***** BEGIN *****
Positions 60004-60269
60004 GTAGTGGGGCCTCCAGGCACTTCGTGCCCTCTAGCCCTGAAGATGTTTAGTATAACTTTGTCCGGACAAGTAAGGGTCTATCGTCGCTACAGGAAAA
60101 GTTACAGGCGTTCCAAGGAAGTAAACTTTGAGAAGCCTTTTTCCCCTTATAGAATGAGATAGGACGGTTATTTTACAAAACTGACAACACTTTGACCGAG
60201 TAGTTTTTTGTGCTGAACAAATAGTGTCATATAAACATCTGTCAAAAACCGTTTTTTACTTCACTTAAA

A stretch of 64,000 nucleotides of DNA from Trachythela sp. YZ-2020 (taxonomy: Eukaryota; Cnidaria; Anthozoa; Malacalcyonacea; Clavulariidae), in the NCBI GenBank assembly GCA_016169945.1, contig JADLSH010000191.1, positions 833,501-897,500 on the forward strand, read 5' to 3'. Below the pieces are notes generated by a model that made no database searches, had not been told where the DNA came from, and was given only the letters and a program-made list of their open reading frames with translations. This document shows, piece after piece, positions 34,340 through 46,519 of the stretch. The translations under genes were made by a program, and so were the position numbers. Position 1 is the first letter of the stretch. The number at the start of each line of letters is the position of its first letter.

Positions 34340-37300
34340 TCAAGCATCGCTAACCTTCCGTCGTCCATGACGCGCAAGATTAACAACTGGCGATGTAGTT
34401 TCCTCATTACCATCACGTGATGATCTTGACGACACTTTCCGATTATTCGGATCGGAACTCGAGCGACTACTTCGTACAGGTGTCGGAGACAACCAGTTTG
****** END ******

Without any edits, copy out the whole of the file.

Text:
Positions 60004-60269
60004 GTAGTGGGGCCTCCAGGCACTTCGTGCCCTCTAGCCCTGAAGATGTTTAGTATAACTTTGTCCGGACAAGTAAGGGTCTATCGTCGCTACAGGAAAA
60101 GTTACAGGCGTTCCAAGGAAGTAAACTTTGAGAAGCCTTTTTCCCCTTATAGAATGAGATAGGACGGTTATTTTACAAAACTGACAACACTTTGACCGAG
60201 TAGTTTTTTGTGCTGAACAAATAGTGTCATATAAACATCTGTCAAAAACCGTTTTTTACTTCACTTAAA

A stretch of 64,000 nucleotides of DNA from Trachythela sp. YZ-2020 (taxonomy: Eukaryota; Cnidaria; Anthozoa; Malacalcyonacea; Clavulariidae), in the NCBI GenBank assembly GCA_016169945.1, contig JADLSH010000191.1, positions 833,501-897,500 on the forward strand, read 5' to 3'. Below the pieces are notes generated by a model that made no database searches, had not been told where the DNA came from, and was given only the letters and a program-made list of their open reading frames with translations. This document shows, piece after piece, positions 34,340 through 46,519 of the stretch. The translations under genes were made by a program, and so were the position numbers. Position 1 is the first letter of the stretch. The number at the start of each line of letters is the position of its first letter.

Positions 34340-37300
34340 TCAAGCATCGCTAACCTTCCGTCGTCCATGACGCGCAAGATTAACAACTGGCGATGTAGTT
34401 TCCTCATTACCATCACGTGATGATCTTGACGACACTTTCCGATTATTCGGATCGGAACTCGAGCGACTACTTCGTACAGGTGTCGGAGACAACCAGTTTG